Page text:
The Courier News from Blytheville, Arkansas on April 29, 1942 · Page 3
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April 29, 1942

The Courier News from Blytheville, Arkansas · Page 3

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Blytheville, Arkansas
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Wednesday, April 29, 1942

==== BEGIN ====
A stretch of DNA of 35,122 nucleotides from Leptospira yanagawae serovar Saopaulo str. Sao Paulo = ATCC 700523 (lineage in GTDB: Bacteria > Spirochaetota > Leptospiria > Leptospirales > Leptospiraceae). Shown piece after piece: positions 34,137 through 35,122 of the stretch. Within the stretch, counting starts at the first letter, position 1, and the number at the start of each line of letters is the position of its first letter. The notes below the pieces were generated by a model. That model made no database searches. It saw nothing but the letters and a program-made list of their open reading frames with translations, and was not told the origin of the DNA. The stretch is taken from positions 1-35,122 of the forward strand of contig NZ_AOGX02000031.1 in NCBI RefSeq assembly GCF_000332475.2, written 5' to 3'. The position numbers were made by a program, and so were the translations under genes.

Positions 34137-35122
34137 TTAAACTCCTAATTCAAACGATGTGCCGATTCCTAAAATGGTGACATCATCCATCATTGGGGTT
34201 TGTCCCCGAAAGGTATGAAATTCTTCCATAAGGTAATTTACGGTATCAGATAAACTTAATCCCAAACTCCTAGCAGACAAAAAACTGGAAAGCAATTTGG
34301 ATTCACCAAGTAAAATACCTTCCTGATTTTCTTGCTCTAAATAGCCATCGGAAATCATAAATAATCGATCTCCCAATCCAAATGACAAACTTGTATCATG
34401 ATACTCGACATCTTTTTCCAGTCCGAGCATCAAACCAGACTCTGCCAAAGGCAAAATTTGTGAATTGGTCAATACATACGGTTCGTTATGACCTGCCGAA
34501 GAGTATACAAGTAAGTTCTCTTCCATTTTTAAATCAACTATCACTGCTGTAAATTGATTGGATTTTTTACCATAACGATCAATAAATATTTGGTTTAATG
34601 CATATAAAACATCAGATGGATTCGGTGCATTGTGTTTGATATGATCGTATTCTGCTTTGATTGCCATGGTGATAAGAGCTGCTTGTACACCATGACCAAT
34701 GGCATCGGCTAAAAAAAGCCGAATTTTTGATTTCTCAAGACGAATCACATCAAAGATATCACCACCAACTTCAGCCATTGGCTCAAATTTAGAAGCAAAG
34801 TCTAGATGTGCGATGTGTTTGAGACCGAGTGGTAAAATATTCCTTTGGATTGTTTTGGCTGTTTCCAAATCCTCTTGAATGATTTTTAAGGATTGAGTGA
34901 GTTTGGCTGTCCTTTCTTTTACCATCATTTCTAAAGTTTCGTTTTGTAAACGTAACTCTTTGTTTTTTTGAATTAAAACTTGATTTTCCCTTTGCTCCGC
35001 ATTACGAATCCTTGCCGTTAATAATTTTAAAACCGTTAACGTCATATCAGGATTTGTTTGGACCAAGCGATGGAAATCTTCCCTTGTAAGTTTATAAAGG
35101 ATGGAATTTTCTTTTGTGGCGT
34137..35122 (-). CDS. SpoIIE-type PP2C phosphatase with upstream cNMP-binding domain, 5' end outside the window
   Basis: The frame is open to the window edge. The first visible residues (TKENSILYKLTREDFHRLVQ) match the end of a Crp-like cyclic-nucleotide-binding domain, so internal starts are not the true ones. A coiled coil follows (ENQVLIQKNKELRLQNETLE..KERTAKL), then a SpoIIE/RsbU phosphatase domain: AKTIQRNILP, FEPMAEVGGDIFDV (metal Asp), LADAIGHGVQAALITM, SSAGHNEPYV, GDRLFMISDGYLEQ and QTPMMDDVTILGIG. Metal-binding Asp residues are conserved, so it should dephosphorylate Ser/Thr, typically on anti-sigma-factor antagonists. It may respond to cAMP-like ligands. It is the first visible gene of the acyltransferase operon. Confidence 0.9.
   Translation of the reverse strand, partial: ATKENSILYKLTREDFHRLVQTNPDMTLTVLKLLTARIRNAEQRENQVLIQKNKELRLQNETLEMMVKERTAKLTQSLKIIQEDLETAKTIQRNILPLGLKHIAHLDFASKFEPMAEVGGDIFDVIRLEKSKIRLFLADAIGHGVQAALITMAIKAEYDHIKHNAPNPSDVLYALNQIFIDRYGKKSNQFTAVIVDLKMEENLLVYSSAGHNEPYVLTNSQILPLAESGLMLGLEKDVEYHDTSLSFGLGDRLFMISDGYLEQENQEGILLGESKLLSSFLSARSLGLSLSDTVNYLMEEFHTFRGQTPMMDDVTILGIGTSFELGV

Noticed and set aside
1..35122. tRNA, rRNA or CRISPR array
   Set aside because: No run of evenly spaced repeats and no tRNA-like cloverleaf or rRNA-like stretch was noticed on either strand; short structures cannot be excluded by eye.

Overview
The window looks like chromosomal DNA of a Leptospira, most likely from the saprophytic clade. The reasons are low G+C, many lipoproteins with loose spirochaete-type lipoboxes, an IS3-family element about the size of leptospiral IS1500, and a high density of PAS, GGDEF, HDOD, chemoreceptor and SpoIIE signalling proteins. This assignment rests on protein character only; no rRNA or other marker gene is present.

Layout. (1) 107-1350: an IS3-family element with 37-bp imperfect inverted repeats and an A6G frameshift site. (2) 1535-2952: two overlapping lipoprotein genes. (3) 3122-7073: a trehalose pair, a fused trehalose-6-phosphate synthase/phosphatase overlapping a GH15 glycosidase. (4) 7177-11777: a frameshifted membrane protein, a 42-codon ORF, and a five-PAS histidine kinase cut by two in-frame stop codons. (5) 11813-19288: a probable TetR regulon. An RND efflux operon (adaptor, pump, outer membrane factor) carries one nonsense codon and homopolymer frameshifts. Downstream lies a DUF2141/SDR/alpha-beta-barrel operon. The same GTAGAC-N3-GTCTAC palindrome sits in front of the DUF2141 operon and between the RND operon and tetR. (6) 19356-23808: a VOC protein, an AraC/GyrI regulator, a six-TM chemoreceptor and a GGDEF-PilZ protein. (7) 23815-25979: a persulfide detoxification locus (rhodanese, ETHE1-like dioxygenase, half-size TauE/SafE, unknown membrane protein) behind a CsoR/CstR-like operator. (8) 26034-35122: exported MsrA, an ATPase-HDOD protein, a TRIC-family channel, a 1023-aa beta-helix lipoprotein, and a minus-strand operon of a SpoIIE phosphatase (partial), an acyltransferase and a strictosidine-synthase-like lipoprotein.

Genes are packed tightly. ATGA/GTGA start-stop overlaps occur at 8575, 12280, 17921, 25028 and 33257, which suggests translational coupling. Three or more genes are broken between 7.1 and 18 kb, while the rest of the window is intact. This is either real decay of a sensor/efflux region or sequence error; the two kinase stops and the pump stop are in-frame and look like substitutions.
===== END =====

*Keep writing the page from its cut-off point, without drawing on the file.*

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WEDNESDAY, APRIL 29, 1942 BLYTHEVILLE, (ARK.) COURIER NEWS EDSON IN WASHINGTON «y PETER EDSON Courier News Washington Correspondent £ WASHINGTON, April 29.—There has always been considerable mystery about the mythical "White House Spokesman." He's the fellow, you know, who knows everything. Without having body or soul or a name decent, enough to baptize a man. with, hs nevertheless is able to hand out straight stuff that the No. l man living in the White House can't or doesn't care to be quoted on. But the White House Spokesman, it now develops, has pups, or maybe they should be called his uncles and cousins, and there is a whole family of people living at 1GOO Pennsylvania Avenue whose names don't' show in the telephone book or the Census Bureau records, because they haven't'any names. This excludes Mr. Harry Hopkins, of course, because though he has a name, it's not in the telephone book and he isn't often a spokesman. The latest addition to the official family of the White House Spokesman—remember the one .Calvin Coolidge had?—is this "Sweet Young Thing Who Came to Dinner." She's the dumb cluck guest who asks just how General MacArthur got out of the Philippines and where did those planes come from that bombed Tokyo. She is a kind of an invert Charlotte McCarthy or Graceless Allen who sits the President's right, if not on his knee. Instead of giving dumb answers to his smart questions, she asks dumb questions that he can give smart answers.to, like telling that MacArthur escaped in a. rowboat and the planes were based on Shangri-La. In the White sponsored by the Office of Pacts and Figures for home consumption and beamed by short wave to the western hemisphere for Co-ordi- nator of Inter-American Affairs Nelson Rockefeller, and to the rest of the world for Co-ordinator William J. Donovan's propaganda Office of Information. WOULD JITTER THE JAPS Just think of the possibilities of throwing confusion into the Japanese general staff by so doing. Sup- poss they pick up this line about the secret base on Shangri-La. You can just see bespectacled, toothy, humorless Jap scholars searching every atlas in the imperial library to locals Shangri- La. This would be psychological warfare befitting a supreme command. But the Sweet Young Tiling Who Came to Dinner isn't the. only member of. the Whits House Spokesman's Office. There's That Business Man. Remember him? That Business Man hasn't been heard .from lately, but he's the fellow who used to call at the White House during depression days and tell the President, who would then tell his press conference, that the ' country could easily stand a national debt of $75 billion. Oh boy! But isn't that funny today! It lias taken about eight years and a war * and $120 billion debt for that one to sink in and be fully appreciated. REMEMBER THE PROF? Then there is The Professor of Economics. He wasn't exaclly in the original Brain Trust, but he's there now. That is, he writes letters there'.now. Like the , Sweet Young Thing Who Came to Dinner, The Professor of Economics freds his lines to the boss for the Cotton Rides Crest Of Style Wave * • • * c • * * *' "^ Fabric's Popularity Soars As War's Impact Slaris Hilling Silk and WoolWlenals Show, this Sweet Young Thing Who Game to Dinner is the straight woman, feeding the lines to the other members of- the troupe for these terrific wows. It's the best act in Washington today, and the gag lines are fit to kill. By all means this script should be put on the air—no, not given the air- House Minstrel C01 "ebauk.- The' Professor, for in- West Main Ne»r 21st St Prices always lie and 22c Sat. starts 12:45; Sun. starts 1:45 . Night shows 6:4t Continuous shows Sat. and Sun. Tuesday and Wednesday BUDDY NIGHT 2 for the price of 1 'SCATTERGOOD BAiNES' —with— Guy Kibbee, Carrol Hughes, John Archer. Comedy—The Thr.ee Stooges in "FROM NURSE TO WORSE" —•—i^——•——•«__^_^_ ,^ m __ ^^ t Thursday & Friday DOUBLE FEATURE Two features for the. price of one lie and 22c Box office opens 5:45—show starts 6:00 p. m. BY MARGUERITE YOUNG NEA Scrvfae SUN Writer NEW YORK—Dark, citified cotton clothes are the newest expression of a wartime-fashion trend which may last for the duration—and then some. Right now, with scarcely a hot day passed, Fifth Avenue store buyers are hooping to keep up with the demand for black cotton shantung uncl black and white striped pique/ suits, dark red and navy-and-wlute corded cotton suits, plaid and checked gingham jacket dresses, -and black skirt with white jacket outfits made ol cotton gabardine and poplin. Women are, of course, buying cotton instead of wool and silk. But that's not all. They're going back for more cotton when they discover how cool, rugged and var- iou i v is this fiber which has survived many a war since Cleopatra wore it and liked it. And cotton fabrics and cotton garments are styled this year us never before. For cotton growers, cloth-makers and clothes-manufacturers are out to develop the home-grown planb as the permanent, basic American style material. USED FOR CRADLE CLOTHES AND WEDDING GOWNS It's available now in dozens ancl dozens of things, from cradle clothes to bridal gowns, that' rarely were made of cotton before. Pine specialty houses are showing cotton organdy pastel dresses, all folunced, and in fine rainbow-delicate color, for brides ancl their attendants.' Designer Charles Armour has pale yellow and periwinkle wed-_ ding suits of crinkled cotton crepe, Designer .Mary 1,2wis offers "fresh-faced" cotton clothes for all day—calico- ancl cleinim for play, poplin and shantung for tailored hours, and a gingham gown for evening. Hat designer Lily Dache makes practically all of her summer collection out of cotton pique, ribbons, and string. Lingerie in its original meaning —fine cotton lingerie and batiste gowns, slips, chemises—are staging a spectacular wartime comeback. Teen-age cotton fashions seem almost limitless—and here, against stance, writes in to the White House saying that federal non-war expenses should be cut. Economy is a silly thing to .write a letter about, but it gives the boss his cue. He comes back with a "Where?" that simply leaves everyone - dumbfounded. The saving grace of the American people is that they have a sense of humor. It's worth lighting for, and "freedom to laugh" should be added to the other four freedoms. Contributing to that enjoyment, this department would like to suggest that as a curtain raiser for the next fireside chat there be a Round Table of the Air discussion of the war at which the characters would be The White House Spokesman, the Young Lady Who Came to Dinner, That Business Man and The Professor of Economics. It might be a little? difficult to tell the voices apart, or distinguish them from The Voice, but Scrap rubber is . the next mosfc important itsm on which salvage collection campaigns must be conducted...The soy bean is at last coming into .its long-anticipated own with 3000 ; tons' a c 'day being- processed for oils'. ..Sweden has oversubscribed three .defense loans ./.More than 30,000 World War pilots are . now . enrolled in^ the Civil Air Patrol...Shades on passenger au-plane windows are to be drawn .during landings and takeoffs... Railroads are having trouble The bright, freshly '.starched unpretentious clothes (lint helped inuke Dixie women's charm f unions now adorn Miss America everywhere— witness this picture of a summertime furlough day at (he y.oo in :i bi£ eastern city. The ' girl's drcss> is candy cane •striped corded cotton chambray Fabric comes" from Dan Kiver, Virginia, is sold everywhere in ir:>dy-iu:idtt budget-priced of all kinds from date dresses to jeep suits. style in the fabric and in the cut of the costume is news. For the youngster who is substituting jeep suits ancl generators for jive, there is a coverall of won't-shrink denim that looks trig us well as tough. For her furlough fling are budget- worthy basque-dresses of a Virginia made corded charnbray that's gay and young as, the candy cane from which the fabric takes Us stripes. Another modest cotton which is making dress history is electrically embroidered 1 lawn. Pour million yards of it have been sold this season, ancl that may be the last "of it for a while because the mill is uncertain of its future supply of gray goods. It's plentiful now, and will be through the summer, in clotted; Swiss effect, daisy-patterned prints, -stripes, and florals made into dresses of simplicity— dress marked dainty for every age. Steele-Gooter Butler—this Wedding Of interest at Holland and vicinity is the marriage of Miss Oenevla Ellis of - Holland to William Carl ljutler of Granite City, I 111., which, occured in St. Charles, Mb. on April 19. The bride wtis dressed in a pink from Alaska and upon his return to San Diego he expats tov be shipped out Jor active service ..-* Prank t Brooks ,wh'o is'iwtthVwe ' U. S, Arin^'stationed^MF Detroit is visiting; his mother'Mrs., Susie •Brooks and-"otHer friends aricTfe- latlves at Cootyr this-"week/"" 5 *" "-^ iMjs, Lewis Woodard has retrim'-' ed to her home in St. Louis after several days visit with here v?ith her parents Mr/'and Mrs. Burl Castemap. Hobby Cars Have 1,200 Pieces PAYTON, O. (UP)—Ja'ckMoate's Unusual hobby is that of making ensemble with pink mid beige ac- miniature automobiles complete in' ci'-snrlM. fthn hnri .1 «»innirt*»r n«r_ every detail, on a home-made lathe. One, recently completed, required 250 hours to complete and has more than 1,200 separate pieces. Each door alone has 20 pieces. She had u shoulder cor- sai.',t» of grirdomas. Her only at-* U-mlaiit, MLss Lt'na Bristow, wore a blue thvss with blue and beige iu'ct i .s.sork's, her corsage was also of liardenhis, Richurd Martin was thu bridegrooms " only attendant. The bride is th» daughter'of Mr. and Mrs. Will l?Uis ol' near Holland graduated from the Holland High .school in -11. Mr. and Mrs. Butler will make tliifir home in Granite City, ill. where he Is employed, on a defense job. [Mrs. Cooper ICnlerluins Hook Cl.il, MV.s. 1*. R. Coopor was hostess to H members of .the Nook Club of Steelo ut n minting tit her home in Cooter Wednesday nftcrnoon Mr.s. E, Li. Taylor gave a v«ry| talk on "Flower • Ar- During the business neotinu Mr:-;. E. L. Taylor and Mr.s. lobort Stcele wore chosen tun to the State Convention of Federated clubs which Is to be icld. In Cupe Glnmlenu on May 1, 12 and 13. At the coiitlusion of the program the liiiesUs made a tour of he well umuiged yn'rd uncl t'loweu of Mrs, Cooper's viewing a nuiuuer of Spring flowers. Citified anil sophisticated cotton clothes arc milking wartime fush- ion history, and here's an of it. lllark cotton Is used for Ijimm't ami suU. Fit I till jacket lias l>i k i;;<' anil pink front. a ccuple of lessons in ventriloquism" would fix that. And just as on "Information, Please!" there could be guest stars. For instance, Harold Ickes. If/ • • • ML. Bargain Matinees Every Day Ex cept Saturday & Sunday. Show Every, Night 7:00 , . Box Office opens 6:45 Continuous Shows. Sat., and. 8«n Listen to KLCN 9:00 a.m» 12:45 p.m., 4:30 p.nx Wilson Society—Personal 'Hurry, Charlie, Hurry 1 —with— Leon Errol and Mildred Cole. ALSO 'Diamond Frontier 9 —with— Anne IVagel ami Victor McLaglcn. Also—Universal News. Tues., Wed. & Thurs. \ HEPBURN \ ' * m A GEORGE STEVENS Prodvcffo'n II II • FAY BAIHTER • REGINALD OWEN Original Screen Play by Ring Lardncivjr. and Michael Kanin Directed by George Stevens . Produced b,y Jyseph L. Mankiewicz F Paramount News & Comedy Phone 42 Box Office Opens 7:30 p.m.— Show Starts 7:45 p. m. Admission Always llc-23c Tax Inc. ROXY terrain Night Every NIglit Kxcepi Satmrday. Show Every Night 7:00 Box Office Opens 6:45 Continuous Shows Sat & Son. Wednesday Law of the Tropics Constance Bennett, Jeffrey Lynn Comedy and News Thursday — Victory Nile A $25 Defense Bond Irene Dunne & Robt. Montgomery in 'Unfinished Business" with Preston Foster, Eugene Pallettc Shorts and News Last Times Tonight 'Cowboy & Blonde 1 with Geortfe Montgomery Mary Beth Hughes getting enough 'train crews." 1 Home Demonstration Notes was Postpone Cooking School. 'The cooking school which to be held April 22 was postponed .an til Thursday, May 14, by members of the Milligan Ridge Home Demonstration Club who met Wednesday afternoon at the home of Mrs. Bert Sparks. Miss Inez Kincaid, county home demonstration agent, will conduct tl^e schqol at the school building. .She will be assisted by Mrs. .' B. Dallas. -Mrs. Jack Fincher and Mrs. Bert Sparks. • Miss Kincaid exhibited patterns and a variety of fabrics for making the .right kind of women's work .clothes in slacks and dresses. Mrs. John Sparks modeled . three house dresses for inspection. WARNING ORDER Dorothy Anthony, Plaintiff, vs. No. 7781 Lotis Anthony, Defendant In the Chancery Court, Chickasawba District, Mississippi County. Arkansas. The defendant, Lotis Anthony, is hereby warned to appear within thirty days in the court named in the caption hereof and answer the complaint of the plaintiff, Dorothy Anthony.' Dated this 29 day of April, 1942. HARVEY MORRIS, Clerk By Elizabeth BIythe, D. C. G. W. Barham. Atty. for Pltf. J. Graham Suclbury, Atty. ad Litem A29-M6-13-20 Meteor showers nants of comets broken up. are the rem- which have Also Selected Short Subjects Thursday and Friday ,- Makes your heart pound with i wild, I mad 1 heats! > JOHN HOWARD. Comedy Save for Victory Have your shoes, tarpaulins and bean sacks repaired at the TRU-BLUE SHOE SHOP 316 E. Main St. We buy and trade shoes. Mrs. W. W. Driver, the former Miss Lois Jean Greer, was compll- neniecl with .a miscellaneous shower at the Club House on Thursday evening when- Misses Mary Drew ""Jre'nshaw' ancl Grace Wilson entciS aiiiid in her honor. Spring flowers were used to decorate the room, carrying out a color scheme of pink and white. - • Miss Crenshaw received wearing a plaid, suit, Miss Wilson received wearing a beige .crepe, ancl Mrs. Driver in a brown ancl wliite printed jersey frock. s Punch and cookies were served to 30 guests. Among the out-of-town guests was the groom's mother, Mrs. JEly Driver, of Osceola. e «• Quinton Jerome of Auburn, Ala., spent last week end with his parents, Dr. and Mrs. J. N. Jerome. Miss Annie Rae Rowland has as end with her daughters, Mrs. Herman MtiUins and Mr.s. Johnnie Manker, of Memphis. Mr. and Mrs. O. H. Lewis and daughter arc now making their home in Memphis. Mrs. Elizabeth M. Hulsn oi' Hughes. Ark... was the week guest of Miss Pearl Graves. end ' HIGHLIGHTS FROM LATEST BOOKS er IViographies Demand Attention. .. If -it's biography you like, here are three which deal with , men whose wisdom, character and fight stand out its attributes much .in demand .during these troublesome day. Jefferson. Bolivar ancl Drake have been \vritten of many limes before, • but their stories always bear retelling. •Saul K. Pndover'.s "Jefferson' CHarcourt, Brai-e: ?*) deals primarily with MID third president ns our great champion of human rights, the expounder and clocr nakes him the ruml-fi^htlng .rouble-loving admiral who es- .ablished British sea power anc brouyhl, «lory to Elizabeth's rei^n In probably one of the most complete uncl readable accounts o Drake, -Miisun writes a thrilling account of u man the Span Armada ran from, rather than Huht A. W. Young Announces For Chancellor Pos Mrs. Iio)>iM-i* Ijittitains Club Mrs. Tom Hopper was hostess to her bridge club of Cooter und oiu- new member Mrs. C. 'B. Kinson and also another guest Mrs. Gus Coorjer at a bridge party Wednesday night at her homo in Cooter. Spring nowora were used for .the decorations. High score prao a luncheon set went to Mrs. Lewis Lester; Sticond award,.a window Burden went to 'Mrs. Marvin Willis and bridge award, a box of bath cloths went to Mrs. Tom Lewis. • « • So rut. George Aldcon, Moody left (Friday night for San Diego, Culif. where he is stationed with the U. % S. Nuvy after a 10 day vacation here with, hs parents Mr. and Mrs. W. R. Moody and family of Tyler. ;Surgt. Moody, recently returned PRESCRIPTIONS Freshest Stock Guaranteed Best Prices Kirby Drug Stores Announcements The Courier News naa been au- thorlzed to announce the following candidacies, subject to the Democratic primary In August. For State Senate L. H. AUTRY For Representative W. J. "BILL" WUNDERLICH JAMES G. COSTON County Ireanurer, JACK PINLEY ROBINSON (for re-election) County Jndffe ROLAND GREEN (for re-election) Ceunty Clerk T, W. POTTER (for re-election) Tax Assessor W. W. "BUDDY" WATSON tfor re-election) Sheriff and Collector HALE JACKSON (for re-election) Circuit Clerk HARVEY MORRIS (for re-eleqtion) If you want (o buy more Defense Bonds SELL US THE FURNI'lUKU YOU ARE NOT USING for cash! Also liberal trade-in allowance for old furniture on new., , \ "' Alvin Hardy Fum. Co. SOI E. Main Phone 2302 Start The Day, With— -.,: 7-DAY COFFEE A M&xwell House % product, blended by MajtwiIJ House. Regular Price • 1 Ib. 25c 3 lb«. 69c (Watch for week-end Special) Exclusive at~ PickardY Grocery 1044 Chickasawba ;' Pii. 2M3 * J ; *Slf- -'^ ' *"* .-' -V -J , ' her guesUier mother. Mrs. S. Row- j of the democratic way of life. ~ .... . • ' land of Dumas, Ark. Mrs. Rowland plans to be here several months. Mr. and Mrs. Roy Cox, Mrs. W. F. Wilson and Mrs. Joe Cullorn Jr. are visiting Lieut. Cullom. who is now stationed at Fort Monroe, Va. Miss Clothilde McAfee is able to be up after having been confined to her home with the mumps. Miss Baby Ruth Morgan spent last week end at Mississippi State College in Starkville, the guest of James Henson of Charleston. Miss. She attended a dance given by his fraternity. Miss Fredna Pierce of Memphis was a guest in the home of Dr. and Mrs. J. N. Jerome last week end. Mrs. W. W. Driver II spent the week end with Mr. Driver in Little Rock as guests of Mrs. Driver's sister. Mr. Driver is a student at the University of .Arkansas. Mr. and Mrs. Ray Morgan were week end .visitors in Hot Springs and Little Rock. Mrs. Winston Hoover Sr. and daughter, Mrs. Joe Brady of Columbus, Ga., ars visiting relatives in Yazoo City, Miss. Mrs. Jack Gardener of Louisville, Ky., has "returned home after a visit with her parents, Mr. and Mrs. R. T. Davis. Mr.s. Rose Ashley returned to her home in Memphis Friday after a two weeks visit with her sister, Mrs. Winston Hoover Sr. Mrs. Winston Hoover Jr. of Sikeston, Mo., spent last week with her parents, Mr. and Mrs. J. R. Clayton. Mrs. Jess Grier spent last week p a( j over « s accoun (_ O f Jefferson's writing the Declaration of Independence Ls done in a way which should add new meaning- to that document. Jefferson's feud with Hamilton, the continual attacks upon him which sound much like present day "he's a Red" slurs, his eight years as president, and declining days as 'the Sage of Monticello. all receive adequate ancl well-written statement. The story of Simon Bolivar, tho man who freed South America from the proud monarchy of Spain, is told colorfully in "The Passionate Warrior" lives Washburn: $3) by T. R. Ybarra, some of whose ancestors fought with the ragged bands which made Venezuela independent. Ybarra leaves for modern America the story of a great liberator, who from the day he vowed to drive the Spanish from South America to the day he died penniless in a borrowed nightgown fought tyranny mid oppression. In theso days of the "good neighbor" jjolicy. Ybarra's work is of especial significance. A. E. W. Mason presents a roaring biography in "The life of Francis Drake" iDoubleday, Doran: $3.75), -the man who was patriot and great seaman to some, rogue and pirate to others. Mason GSCEOLA, Ark.. April 29.—A. W, Younjj, ;OsccoIu attorney, today announced his cjincliclucy for the office ui chancellor for the 12th district of Chancery Circuit which include:; the counties • of Mississippi, CnlUinden. Poinsett. Crtilg- iH.'acl, Greene anil Clay. Opposing Mr. Youruv is the- present incumbent. .!-. F. Gautney of Jonesboro mid chancellor for the past 12 years, and Francis A. Cherry of Jonesboro. Mr. Cherry, who originally practiced law in Jonc.sboro has for .some time been connected' with the Unemployment Compensation Bureau in Little Rock. Born ;i ml reared in Osccola, i Wei by Ynumr is dcscfiiulfvl from a pioneer family of Osceola whose members for Ihrw ^nerations have bct.'M prominent in the development of Ihi^; .section. He holds I he B. A. and LL.U degrees from Vamieibill University, Nashville. Tonn.. and was admitted to the bur in 102fj. Associated with him in the practice of law is hi.s brother. L. C. B. YOUIIK. deputy, pro.smiting attorney for this district. Head Courier News want a dr.. Plastering Blythcvillc. IMnstcr, Stucco, Concrete. Phono 2078 FOR SALE Cotton Seed Soy Beans Farmers Gin & Exchange Co. 520 N. Broadway Phone 315 BlythcviJIc, Arkansas Just Received'\a Carload of FLORENCE OIL RANGES This Beautiful Florence Table-Top-Range BLIND FISTULA A Blind Fistula is an uncommon pu s infected condition ol IPm/ i • rea which forms insiduously over a period of svmn* S Which thc Victim ma y complain of toxic nS n i' ncrvousness > low back and leg ac he of rhcu- mauc nature. Some do not. Eventually, pain and swelling m a circumscribed area develops. Upon examination, pus con iinff from an internal crypt. Without co-operative care and treatment, a complete cxternal opening: also and further complica- m!IC ' D ° "^ dC ' ay a " examinaUon c and DRS. NIES & NIES Chnic 514 Main Blythcville, A rk. Phone 2921 FOR SALE COTTON SEED Certified Coker 100 Strain 3. Stoneville 2-B. Several Tons—Wilds Long Staple Phone Blytheviile Like Stove above except with black sides. This pleasing range has all the features of more expensive ranges. Its features include five burners, roomy oven with insulation in top and door and porcelain side linings. It is finished in white porcelain and baked-on enamel. N6w Only •tot Model TL 5 FLORENCE .t;V.V.'. A practical open front range at an extra low price. Five burners/ three beneath cooking top, two under oven. Roomy cooking top. Only $3995 HUBBARD FURNITURE CO